Dagsboro’s DDD pitch ‘total waste of time and money’

DAGSBORO — Georgetown, Seaford, Milford and Laurel are among eight municipalities benefiting from Delaware’s Downtown Development District program.

The town of Dagsboro is not.

For the second time in three years, Dagsboro failed to make the grade for acceptance in the incentive-driven program, which aims to spur capital investment in commercial business districts and neighborhoods, job growth, commercial vitality and improve housing opportunities.

Dagsboro Town Administrator Cindi Brought isn’t happy.

“It was like, a total waste of time and money,” said Ms. Brought.

Earlier this year, several large areas in Dagsboro’s town limits were identified in the town’s application submitted to the Office of State Planning Coordination (OSPC).

Specifically, the town’s application encompassed the former Heathmann Jewelers property on Main Street, which Matthew and Karen Kern had proposed to turn into an upscale restaurant/bar between the Clayton Theatre and Bodenweiser properties on Main Street.

Town leaders were hopeful that Dagsboro, whose first application was turned down in 2016, would be more attractive to potential developers with DDD designation.

In rejecting the town’s application, the Office of State Planning Coordination indicated the town did not demonstrate “sufficient resources” and the “incentive package was not substantial,” among several other reasons.

What is most irritating, Ms. Brought says, is several trips that she and Kyle Gulbronson, the town’s consultant with AECOM, made to Dover for presentations were all in vain.

“They already knew that we weren’t qualified or going to be qualified,” Ms. Brought said. “I was just livid. We did the presentation already knowing, because they read that report to you first.”

Cindi Brought

In its application summary, the town stated the proposed district encompasses 78 acres, containing 99 parcels zoned town center and a gridded street network around Main Street and Clayton Street.

“Confronted with overwhelming traffic on the state arterials, Dagsboro is losing its small-town character and identity,” the town’s application stated. “Thousands of people drive through the town center to get to and from the beaches and retail areas of Route 113, yet many bypass the local businesses. Establishing downtown Dagsboro as a destination and encouraging growth of local businesses while protecting small-town charm is the key vision for Dagsboro’s DDD.”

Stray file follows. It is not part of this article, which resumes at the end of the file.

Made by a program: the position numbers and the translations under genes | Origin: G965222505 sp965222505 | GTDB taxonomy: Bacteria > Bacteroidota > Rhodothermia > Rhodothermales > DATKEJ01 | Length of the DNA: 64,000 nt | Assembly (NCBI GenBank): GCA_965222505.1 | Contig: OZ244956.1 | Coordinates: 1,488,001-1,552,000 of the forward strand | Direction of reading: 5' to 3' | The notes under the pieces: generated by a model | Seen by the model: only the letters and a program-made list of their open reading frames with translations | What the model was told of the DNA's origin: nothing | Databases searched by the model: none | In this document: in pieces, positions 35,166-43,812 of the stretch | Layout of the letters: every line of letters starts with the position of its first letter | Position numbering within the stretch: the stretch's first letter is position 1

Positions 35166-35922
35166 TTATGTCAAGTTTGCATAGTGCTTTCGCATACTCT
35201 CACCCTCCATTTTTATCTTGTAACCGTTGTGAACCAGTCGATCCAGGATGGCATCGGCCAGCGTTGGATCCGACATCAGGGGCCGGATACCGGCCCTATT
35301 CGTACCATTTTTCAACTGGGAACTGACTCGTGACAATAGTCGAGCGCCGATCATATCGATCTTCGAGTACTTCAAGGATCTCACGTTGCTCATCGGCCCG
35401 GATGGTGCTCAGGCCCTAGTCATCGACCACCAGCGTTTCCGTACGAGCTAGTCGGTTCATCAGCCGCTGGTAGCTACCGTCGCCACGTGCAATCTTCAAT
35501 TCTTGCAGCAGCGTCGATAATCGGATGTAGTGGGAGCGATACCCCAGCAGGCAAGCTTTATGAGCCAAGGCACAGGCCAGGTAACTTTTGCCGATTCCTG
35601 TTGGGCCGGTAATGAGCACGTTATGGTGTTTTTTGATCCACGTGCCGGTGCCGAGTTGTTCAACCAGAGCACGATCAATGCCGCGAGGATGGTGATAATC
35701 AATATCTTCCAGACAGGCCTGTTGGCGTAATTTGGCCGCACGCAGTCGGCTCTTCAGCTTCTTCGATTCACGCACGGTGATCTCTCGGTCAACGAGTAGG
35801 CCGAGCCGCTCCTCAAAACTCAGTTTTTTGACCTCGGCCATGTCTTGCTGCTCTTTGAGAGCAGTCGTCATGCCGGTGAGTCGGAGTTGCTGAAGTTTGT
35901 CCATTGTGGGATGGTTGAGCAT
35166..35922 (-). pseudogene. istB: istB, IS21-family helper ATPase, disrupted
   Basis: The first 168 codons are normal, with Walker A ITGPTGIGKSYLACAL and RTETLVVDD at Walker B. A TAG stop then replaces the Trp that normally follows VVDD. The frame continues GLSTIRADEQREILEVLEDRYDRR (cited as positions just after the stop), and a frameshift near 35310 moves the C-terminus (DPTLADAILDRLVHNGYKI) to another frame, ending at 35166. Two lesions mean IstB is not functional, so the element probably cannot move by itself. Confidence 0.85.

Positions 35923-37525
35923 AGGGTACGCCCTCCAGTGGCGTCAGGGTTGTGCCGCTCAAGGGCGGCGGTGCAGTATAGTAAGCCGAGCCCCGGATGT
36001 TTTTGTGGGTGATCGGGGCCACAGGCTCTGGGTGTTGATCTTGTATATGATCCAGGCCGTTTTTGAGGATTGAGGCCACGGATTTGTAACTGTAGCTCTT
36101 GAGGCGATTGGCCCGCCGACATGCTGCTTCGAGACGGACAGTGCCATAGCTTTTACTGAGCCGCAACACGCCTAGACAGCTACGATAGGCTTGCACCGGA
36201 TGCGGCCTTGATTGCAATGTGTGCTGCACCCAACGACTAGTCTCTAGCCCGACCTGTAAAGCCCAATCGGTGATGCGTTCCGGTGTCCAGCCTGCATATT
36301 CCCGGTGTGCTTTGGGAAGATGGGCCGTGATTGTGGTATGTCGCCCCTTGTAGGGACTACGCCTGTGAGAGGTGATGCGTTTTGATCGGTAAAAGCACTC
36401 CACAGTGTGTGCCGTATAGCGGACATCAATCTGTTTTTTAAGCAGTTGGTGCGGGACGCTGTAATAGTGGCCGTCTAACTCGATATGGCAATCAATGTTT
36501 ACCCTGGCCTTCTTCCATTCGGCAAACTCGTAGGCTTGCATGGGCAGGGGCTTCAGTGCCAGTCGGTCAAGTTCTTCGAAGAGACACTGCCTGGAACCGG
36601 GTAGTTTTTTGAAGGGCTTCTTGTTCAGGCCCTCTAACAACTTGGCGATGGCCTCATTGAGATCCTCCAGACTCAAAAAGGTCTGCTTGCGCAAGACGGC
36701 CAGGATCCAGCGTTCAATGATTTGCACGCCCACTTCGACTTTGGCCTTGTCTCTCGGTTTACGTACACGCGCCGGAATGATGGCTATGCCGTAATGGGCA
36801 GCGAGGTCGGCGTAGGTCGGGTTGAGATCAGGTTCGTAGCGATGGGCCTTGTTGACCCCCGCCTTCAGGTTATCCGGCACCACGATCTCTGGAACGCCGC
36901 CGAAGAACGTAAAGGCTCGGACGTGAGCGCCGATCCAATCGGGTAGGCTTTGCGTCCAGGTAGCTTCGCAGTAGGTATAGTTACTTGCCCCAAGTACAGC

The OSPC’s comments on Dagsboro’s application acknowledged the it “is focused on bringing people into the town as a destination to be able to compete with neighboring beach towns. The goals are to protect small-town charm and grow local business. While the application does not show need, it is apparent that the impact a program such as this would have on the town could be substantial.”

“With that said,” the OSPC’s commentary continued, “the town has underestimated the staff time that should be budgeted for a program such as the DDD. The town did not demonstrate sufficient resources for the DDD administration. In addition, the stated purpose to the town was to alleviate traffic, which is an unrealistic goal to be addressed by the DDD designation. The incentive package was not substantial, and the application and the plan were conflicting on the local incentives. Specifically, there was an incentive outlined in the plan that was not included in the application. It was, in our opinion, the most significant incentive, yet it was not clear if the incentive was intended to be part of this plan or left in the plan from the 2016 submission because it was not mentioned in the application.”

The Downtown Development Districts Act of 2014 was enacted by the General Assembly to:

• Spur private capital investment in commercial business districts and other neighborhoods;

• Stimulate job growth and improve the commercial vitality of such districts and neighborhoods;

• Help build a stable community of long term residents by improving housing opportunities; and

• Assist municipalities in strengthening neighborhoods while harnessing the attraction that vibrant downtowns hold for talented people, innovative small businesses and residents from all walks of life.

In 2015, Dover, Seaford, Wilmington landed Downtown Development District designations. Five more municipalities — Georgetown, Laurel, Milford, Harrington and Smyrna — have landed DDD designations.

Investors who make qualified improvements to residential, commercial, or industrial properties in those districts may qualify for state and local development incentives, including 20 percent state grant rebates.

Recently, Gov. John Carney and the Delaware State Housing Authority announced 12 downtown revitalization projects in Milford, Smyrna and Wilmington were selected to receive funding through the Downtown Development Districts program, with $5.5 million in rebates leveraging $103 million in total investment.

From fiscal years 2015-2018, in the eight designated districts there were 56 small projects and 63 large projects, supported by $24 million in state investment, leveraged by $420 million in private investment.

None of that is happening in Dagsboro.

“As far as I am concerned no small town will ever receive that because it’s all about housing problems, environmental problems,” Ms. Brought said. “We’re not big enough to ever qualify. So as far as I am concerned, and I told the council, as long as I am here this will never happen again. And it shouldn’t happen with any council in the future. We were turned down in 2016. They made me feel like. ‘Oh yes, you’ve got a great chance this time.’ We had no chance … total waste of time and money.”

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